In 2008, it was a scandal that the teenage daughter of vice presidential nominee Sarah Palin had gotten pregnant out of wedlock. Now, the media refuses even to cover the fact that Hunter Biden fathered a child with a stripper to whom he was not married. Hunter’s refusal to acknowledge either of them or provide child support led to a contentious court case in Arkansas.
The bar for what qualifies as shocking or a scandal will only get lower. Just look at recent former members of Congress such as Katie Hill (D-Calif.) and Madison Cawthorn (R-N.C.). Remember: In both cases, it was not the leaking of their respective nude photos and videos that ultimately did them in, but rather the loss of support of their party’s leaders. In Hill’s case, it was due to an alleged affair with a congressional staffer (which violated a post-#MeToo House ethics rule), leading to condemnation from then-Speaker Nancy Pelosi. Cawthorn was undone by backlash from then-Minority Leader Kevin McCarthy (D-Calif.) and other GOP leaders over a joke about cocaine use in Washington, D.C. (And even then, Cawthorn only narrowly lost his primary in 2022 by less than two points).
We’ve come a long way from the days of Watergate, which led to a massive decline in trust in our governmental institutions. It was also a watershed moment for the corporate media, political partisanship, and the hunger for political scandals.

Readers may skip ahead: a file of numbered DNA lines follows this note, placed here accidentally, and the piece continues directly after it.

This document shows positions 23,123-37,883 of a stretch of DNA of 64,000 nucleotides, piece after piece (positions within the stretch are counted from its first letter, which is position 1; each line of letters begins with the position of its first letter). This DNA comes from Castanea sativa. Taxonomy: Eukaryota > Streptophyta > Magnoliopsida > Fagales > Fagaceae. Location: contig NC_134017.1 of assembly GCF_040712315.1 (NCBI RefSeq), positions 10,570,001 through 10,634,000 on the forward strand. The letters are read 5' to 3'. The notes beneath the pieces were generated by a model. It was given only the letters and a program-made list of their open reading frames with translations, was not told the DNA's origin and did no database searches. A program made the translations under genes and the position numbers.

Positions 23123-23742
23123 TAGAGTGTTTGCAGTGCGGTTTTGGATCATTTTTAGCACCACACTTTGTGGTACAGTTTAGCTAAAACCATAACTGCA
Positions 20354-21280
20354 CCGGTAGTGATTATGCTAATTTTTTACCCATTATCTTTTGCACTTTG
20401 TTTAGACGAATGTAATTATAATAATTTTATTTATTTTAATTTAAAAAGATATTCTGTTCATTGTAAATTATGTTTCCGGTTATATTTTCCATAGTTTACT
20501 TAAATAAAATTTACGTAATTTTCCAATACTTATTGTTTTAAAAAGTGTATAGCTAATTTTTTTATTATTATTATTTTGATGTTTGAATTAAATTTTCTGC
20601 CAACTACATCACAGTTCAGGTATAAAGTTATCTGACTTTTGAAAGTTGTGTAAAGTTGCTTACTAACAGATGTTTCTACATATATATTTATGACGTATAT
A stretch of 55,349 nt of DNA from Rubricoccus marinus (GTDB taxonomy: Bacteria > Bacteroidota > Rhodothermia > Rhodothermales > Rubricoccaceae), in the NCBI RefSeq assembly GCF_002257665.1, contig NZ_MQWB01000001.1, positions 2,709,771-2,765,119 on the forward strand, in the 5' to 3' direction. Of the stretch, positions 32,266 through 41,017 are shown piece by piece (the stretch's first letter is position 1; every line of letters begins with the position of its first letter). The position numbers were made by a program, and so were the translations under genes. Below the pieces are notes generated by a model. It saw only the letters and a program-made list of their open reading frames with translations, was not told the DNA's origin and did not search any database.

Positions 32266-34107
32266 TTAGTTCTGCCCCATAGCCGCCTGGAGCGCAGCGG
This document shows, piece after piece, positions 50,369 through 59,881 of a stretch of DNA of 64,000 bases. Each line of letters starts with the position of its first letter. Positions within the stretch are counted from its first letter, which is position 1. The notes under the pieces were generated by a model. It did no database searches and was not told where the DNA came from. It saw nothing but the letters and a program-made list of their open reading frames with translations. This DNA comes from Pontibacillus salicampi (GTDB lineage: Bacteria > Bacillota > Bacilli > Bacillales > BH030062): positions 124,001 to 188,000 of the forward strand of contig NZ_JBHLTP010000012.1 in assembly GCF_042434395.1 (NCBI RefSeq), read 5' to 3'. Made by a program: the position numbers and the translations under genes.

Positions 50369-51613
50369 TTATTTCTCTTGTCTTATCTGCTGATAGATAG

Ever since that fateful day on August 9, 1974, when Richard Nixon became the first president to resign his office, practically every political journalist in the country stopped seeking the truth and set aside objectivity in their reporting. Everyone wanted to be the next Bob Woodward and Carl Bernstein. Reporters stopped being fair and balanced arbiters of the news and instead dreamed of one day being the next activist with a byline to take down a Republican president. As such, there have been more open “scandals” in American politics, on both sides, in the subsequent five decades than ever before in our history.
Scandalous behavior becoming more broadly accepted by both sides is certainly a sign of our culture’s decline, as civility and accountability dwindle further away. At the same time, if both sides finally give up the practice of chasing after meaningless political storm clouds, then the parties will instead be forced to address the pressing issues of our time, rather than debate about which side is more scandal-ridden.
One side has already gone all-in with efforts to paint the opposition as the more scandal-heavy, tossing actual campaign issues to the wind in favor of generating headlines about indictments, arraignments, and criminal charges. And we have already seen how much this has backfired spectacularly on the Democrats after they tried to strike down President Trump.
While the Republican Party seems to have dedicated its legislative agenda entirely to committee hearings and congressional subpoenas for the Biden family and Biden Cabinet officials, they needn’t make the same mistake of turning the 2024 campaign into a referendum on Biden’s corruption. If they do, then they will surely lose. If they instead allow the campaign to become about the issues that matter, as President Trump has already been doing with his in-depth policy videos, then 2024 will be the first presidential victory in a post-scandal America.